As is the case for much of the 19th century’s best art and architecture, the works of the Pre-Raphaelites can seem to be motivated by a desire for rigid adherence to a particular tradition. That Pre-Raphaelite respect for tradition in no way impaired originality is amply proven in this new book, published to accompany the first major exhibition to place Pre-Raphaelite works alongside those old masters which most inspired their creators. Such comparisons show that to understand Pre-Raphaelitism as an attempted return to the styles of late medieval and early Renaissance Italy is more a distortion than a simplification.
One of the first important points made in Truth and Beauty is that “Pre-Raphaelite” was itself a term of provocation rather than of precision. From the moment of its founding, the Pre-Raphaelite Brotherhood had a high (though not uncritical) opinion of Raphael’s own work. Chronologically “post-Raphael” artists, including Titian and Tintoretto, were also admired. Those condemned as corruptive were the immediate followers of Raphael – the “Raphaelites” – whose artistic idealisations “accentuated his poses into postures … caricatured the turns of his heads and the lines of his limbs, so that figures were drawn into patterns”.
But the primary target of Pre-Raphaelite criticism was Sir Joshua Reynolds’s belief that such idealisation constituted a standard of artistic perfection. A return to art as a representation of the world’s beauty as it really exists – joined to rejection of attempts to make art improve upon the beauty of the real world – was the Pre-Raphaelites’ goal. A straightforward return to styles pre-dating Raphael was never intended.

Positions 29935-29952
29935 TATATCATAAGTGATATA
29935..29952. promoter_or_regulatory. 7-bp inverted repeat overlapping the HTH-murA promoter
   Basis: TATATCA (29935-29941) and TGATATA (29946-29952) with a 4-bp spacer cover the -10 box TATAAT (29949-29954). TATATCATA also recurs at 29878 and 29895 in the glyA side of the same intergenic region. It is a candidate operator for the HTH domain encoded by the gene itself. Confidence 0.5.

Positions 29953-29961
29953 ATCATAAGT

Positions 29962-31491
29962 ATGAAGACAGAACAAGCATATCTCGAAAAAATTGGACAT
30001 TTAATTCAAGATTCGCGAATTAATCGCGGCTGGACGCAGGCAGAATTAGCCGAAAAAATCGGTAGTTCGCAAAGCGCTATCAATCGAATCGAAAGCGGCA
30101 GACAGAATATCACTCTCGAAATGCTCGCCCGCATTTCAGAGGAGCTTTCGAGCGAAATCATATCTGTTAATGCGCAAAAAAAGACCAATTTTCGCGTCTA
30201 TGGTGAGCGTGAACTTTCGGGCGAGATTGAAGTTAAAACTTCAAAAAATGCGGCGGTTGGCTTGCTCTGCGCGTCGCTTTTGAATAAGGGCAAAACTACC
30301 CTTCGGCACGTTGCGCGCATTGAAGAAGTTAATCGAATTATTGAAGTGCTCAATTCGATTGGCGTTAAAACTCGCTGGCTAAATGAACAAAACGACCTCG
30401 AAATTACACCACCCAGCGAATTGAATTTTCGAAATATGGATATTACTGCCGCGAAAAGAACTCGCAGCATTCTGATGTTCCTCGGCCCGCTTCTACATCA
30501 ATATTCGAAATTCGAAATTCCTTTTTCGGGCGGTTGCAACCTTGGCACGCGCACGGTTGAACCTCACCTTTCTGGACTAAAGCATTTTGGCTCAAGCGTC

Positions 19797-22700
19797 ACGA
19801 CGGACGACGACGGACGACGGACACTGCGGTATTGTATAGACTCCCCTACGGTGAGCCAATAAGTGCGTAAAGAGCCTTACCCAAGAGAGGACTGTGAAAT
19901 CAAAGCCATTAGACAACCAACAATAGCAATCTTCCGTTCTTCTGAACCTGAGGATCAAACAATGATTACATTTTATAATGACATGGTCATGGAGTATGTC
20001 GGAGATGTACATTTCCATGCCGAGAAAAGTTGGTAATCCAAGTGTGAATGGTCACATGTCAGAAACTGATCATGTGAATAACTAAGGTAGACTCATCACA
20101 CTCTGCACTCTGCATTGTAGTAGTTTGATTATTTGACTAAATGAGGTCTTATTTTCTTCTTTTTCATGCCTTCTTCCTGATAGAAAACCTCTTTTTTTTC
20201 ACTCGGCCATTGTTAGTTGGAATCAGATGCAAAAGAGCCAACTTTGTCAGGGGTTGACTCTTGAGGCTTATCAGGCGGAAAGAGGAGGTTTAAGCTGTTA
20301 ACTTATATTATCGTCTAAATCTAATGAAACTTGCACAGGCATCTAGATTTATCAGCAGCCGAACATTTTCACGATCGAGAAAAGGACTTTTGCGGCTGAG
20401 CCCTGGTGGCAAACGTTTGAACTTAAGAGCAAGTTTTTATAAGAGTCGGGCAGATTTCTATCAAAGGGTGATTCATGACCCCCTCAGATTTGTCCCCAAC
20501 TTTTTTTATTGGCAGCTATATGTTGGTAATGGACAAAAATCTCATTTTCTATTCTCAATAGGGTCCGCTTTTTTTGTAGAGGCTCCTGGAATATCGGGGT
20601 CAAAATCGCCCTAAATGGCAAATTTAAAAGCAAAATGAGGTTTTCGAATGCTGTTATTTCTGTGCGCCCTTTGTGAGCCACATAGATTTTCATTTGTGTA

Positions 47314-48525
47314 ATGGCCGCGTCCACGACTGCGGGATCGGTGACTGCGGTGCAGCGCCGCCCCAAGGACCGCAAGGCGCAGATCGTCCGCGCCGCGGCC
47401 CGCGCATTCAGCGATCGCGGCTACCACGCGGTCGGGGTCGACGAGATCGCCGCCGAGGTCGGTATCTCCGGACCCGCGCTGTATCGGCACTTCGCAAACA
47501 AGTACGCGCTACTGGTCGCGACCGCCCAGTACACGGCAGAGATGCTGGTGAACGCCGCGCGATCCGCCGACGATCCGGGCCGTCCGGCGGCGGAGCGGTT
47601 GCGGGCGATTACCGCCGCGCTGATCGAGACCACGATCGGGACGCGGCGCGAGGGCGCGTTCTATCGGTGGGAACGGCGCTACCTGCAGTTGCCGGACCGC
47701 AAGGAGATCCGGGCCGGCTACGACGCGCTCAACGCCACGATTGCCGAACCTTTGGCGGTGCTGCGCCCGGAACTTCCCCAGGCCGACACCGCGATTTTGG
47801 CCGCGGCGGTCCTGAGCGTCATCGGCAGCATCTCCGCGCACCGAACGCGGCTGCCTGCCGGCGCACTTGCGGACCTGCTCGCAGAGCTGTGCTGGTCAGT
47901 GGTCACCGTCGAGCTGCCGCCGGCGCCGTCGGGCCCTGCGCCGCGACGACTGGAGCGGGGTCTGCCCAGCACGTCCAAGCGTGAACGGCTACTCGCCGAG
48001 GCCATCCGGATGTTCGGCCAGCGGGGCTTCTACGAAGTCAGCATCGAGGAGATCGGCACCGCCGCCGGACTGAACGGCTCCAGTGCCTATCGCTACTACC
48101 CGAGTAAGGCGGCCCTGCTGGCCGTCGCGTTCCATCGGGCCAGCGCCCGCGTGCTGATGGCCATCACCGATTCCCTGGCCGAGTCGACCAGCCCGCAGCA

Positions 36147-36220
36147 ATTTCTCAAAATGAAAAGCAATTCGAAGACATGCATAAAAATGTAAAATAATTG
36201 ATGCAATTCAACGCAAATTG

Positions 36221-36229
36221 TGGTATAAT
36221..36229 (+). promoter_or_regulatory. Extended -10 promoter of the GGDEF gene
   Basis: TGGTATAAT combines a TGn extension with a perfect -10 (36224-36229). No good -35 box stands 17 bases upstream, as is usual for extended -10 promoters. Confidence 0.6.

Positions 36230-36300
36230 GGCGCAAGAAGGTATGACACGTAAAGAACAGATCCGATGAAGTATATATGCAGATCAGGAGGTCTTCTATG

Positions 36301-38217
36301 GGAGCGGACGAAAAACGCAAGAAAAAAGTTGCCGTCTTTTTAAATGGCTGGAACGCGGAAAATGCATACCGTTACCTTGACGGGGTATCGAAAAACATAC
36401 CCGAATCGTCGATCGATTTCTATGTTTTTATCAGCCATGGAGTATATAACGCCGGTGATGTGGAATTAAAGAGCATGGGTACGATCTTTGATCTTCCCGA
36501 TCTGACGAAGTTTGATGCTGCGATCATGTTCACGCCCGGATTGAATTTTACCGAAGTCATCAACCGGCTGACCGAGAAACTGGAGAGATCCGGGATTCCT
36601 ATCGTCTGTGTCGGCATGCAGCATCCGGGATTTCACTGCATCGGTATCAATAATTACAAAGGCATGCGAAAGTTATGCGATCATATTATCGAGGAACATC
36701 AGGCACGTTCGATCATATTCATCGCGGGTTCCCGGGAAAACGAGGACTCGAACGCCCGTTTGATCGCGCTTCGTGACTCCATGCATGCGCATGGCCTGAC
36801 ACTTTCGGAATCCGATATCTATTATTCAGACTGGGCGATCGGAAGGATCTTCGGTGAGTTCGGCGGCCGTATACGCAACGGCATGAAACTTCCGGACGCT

In addition to a return to what they called “nature”, the Pre-Raphaelites also wished to restore the “manifest emotional sincerity … grace, decorative charm … patient and loving but not mechanical labour” which they saw in the art of earlier ages. But, provided these qualities could be attained, there was no insistence on either particular styles or particular techniques. Edward Southall was prominent in the revival of tempera paintings but his works could never be confused with those of the old masters. The strong similarity between the aesthetic of Julia Margaret Cameron and that of Giotto is one of the more uniquely interesting comparisons in Truth and Beauty, yet Cameron was a photographer. Dante Gabriel Rossetti was strongly influenced by Correggio and Veronese, John Everett Millais by the Baroque. True as it is that the founding Pre-Raphaelites became more receptive to later artists as they themselves matured, such receptivity was more a development of their earlier principles than a reversal of them.
Also outside of Pre-Raphaelite intentions was an attempt to base their aesthetic primarily on the old masters of Italy. Art from Germany and the Netherlands was at least a comparably important inspiration, and some of the strongest early criticism of the Pre-Raphaelites based itself upon their departure from Italian exemplars. By placing Pre-Raphaelite works beside those of the old masters, Truth and Beauty is able to show how some of the former followed German and Netherlandish models as closely as Italian ones.
Unfortunately however, and despite the fact that the exhibition would have been an ideal context for such analysis, Truth and Beauty does not give sustained attention to the ways in which a variety of influences can be seen converging in those works most demonstrative of uniquely Pre-Raphaelite styles. The book largely limits itself to identifying the older artistic traditions which influenced the Pre-Raphaelite movement as a whole.
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